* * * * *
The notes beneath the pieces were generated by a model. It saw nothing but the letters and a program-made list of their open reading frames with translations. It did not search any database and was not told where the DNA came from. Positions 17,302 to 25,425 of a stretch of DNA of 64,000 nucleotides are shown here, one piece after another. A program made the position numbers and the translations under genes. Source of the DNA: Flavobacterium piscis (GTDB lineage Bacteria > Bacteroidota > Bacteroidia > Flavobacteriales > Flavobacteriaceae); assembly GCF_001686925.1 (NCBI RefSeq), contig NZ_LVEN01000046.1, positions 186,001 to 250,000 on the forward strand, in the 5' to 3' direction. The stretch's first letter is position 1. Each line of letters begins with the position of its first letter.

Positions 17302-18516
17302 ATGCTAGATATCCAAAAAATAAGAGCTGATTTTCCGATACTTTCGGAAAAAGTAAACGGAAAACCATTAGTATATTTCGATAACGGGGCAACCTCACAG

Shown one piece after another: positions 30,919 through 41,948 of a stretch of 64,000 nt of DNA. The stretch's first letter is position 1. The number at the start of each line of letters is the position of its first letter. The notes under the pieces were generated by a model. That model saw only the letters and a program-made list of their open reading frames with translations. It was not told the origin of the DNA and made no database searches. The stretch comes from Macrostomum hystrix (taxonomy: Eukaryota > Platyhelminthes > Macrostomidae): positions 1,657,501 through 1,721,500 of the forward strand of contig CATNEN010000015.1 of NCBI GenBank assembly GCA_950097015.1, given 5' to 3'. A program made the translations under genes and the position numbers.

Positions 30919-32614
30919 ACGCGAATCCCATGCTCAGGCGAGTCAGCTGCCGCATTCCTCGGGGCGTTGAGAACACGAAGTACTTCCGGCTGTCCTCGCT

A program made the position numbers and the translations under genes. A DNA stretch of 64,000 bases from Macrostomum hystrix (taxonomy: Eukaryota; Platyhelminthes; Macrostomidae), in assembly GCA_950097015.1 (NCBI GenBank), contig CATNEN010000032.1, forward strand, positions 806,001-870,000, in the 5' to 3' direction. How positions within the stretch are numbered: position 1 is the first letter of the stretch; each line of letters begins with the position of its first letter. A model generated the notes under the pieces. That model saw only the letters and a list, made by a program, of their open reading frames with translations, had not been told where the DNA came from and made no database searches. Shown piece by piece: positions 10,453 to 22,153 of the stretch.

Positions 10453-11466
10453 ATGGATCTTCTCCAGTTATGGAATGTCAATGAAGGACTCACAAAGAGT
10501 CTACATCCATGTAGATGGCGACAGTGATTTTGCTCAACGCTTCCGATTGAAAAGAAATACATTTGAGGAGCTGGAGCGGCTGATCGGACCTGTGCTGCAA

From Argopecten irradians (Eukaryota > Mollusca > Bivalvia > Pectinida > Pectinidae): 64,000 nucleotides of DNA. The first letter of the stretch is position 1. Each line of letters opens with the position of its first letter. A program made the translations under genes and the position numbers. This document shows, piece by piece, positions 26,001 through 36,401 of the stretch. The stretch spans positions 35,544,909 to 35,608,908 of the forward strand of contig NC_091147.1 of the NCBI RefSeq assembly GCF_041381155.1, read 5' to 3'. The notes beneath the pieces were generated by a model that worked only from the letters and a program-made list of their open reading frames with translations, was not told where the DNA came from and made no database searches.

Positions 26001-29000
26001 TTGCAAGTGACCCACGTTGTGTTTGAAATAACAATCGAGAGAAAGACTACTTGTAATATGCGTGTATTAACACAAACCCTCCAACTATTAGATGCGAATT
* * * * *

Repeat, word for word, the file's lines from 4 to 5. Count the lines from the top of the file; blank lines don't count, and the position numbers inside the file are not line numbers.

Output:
Shown one piece after another: positions 30,919 through 41,948 of a stretch of 64,000 nt of DNA. The stretch's first letter is position 1. The number at the start of each line of letters is the position of its first letter. The notes under the pieces were generated by a model. That model saw only the letters and a program-made list of their open reading frames with translations. It was not told the origin of the DNA and made no database searches. The stretch comes from Macrostomum hystrix (taxonomy: Eukaryota > Platyhelminthes > Macrostomidae): positions 1,657,501 through 1,721,500 of the forward strand of contig CATNEN010000015.1 of NCBI GenBank assembly GCA_950097015.1, given 5' to 3'. A program made the translations under genes and the position numbers.

Positions 30919-32614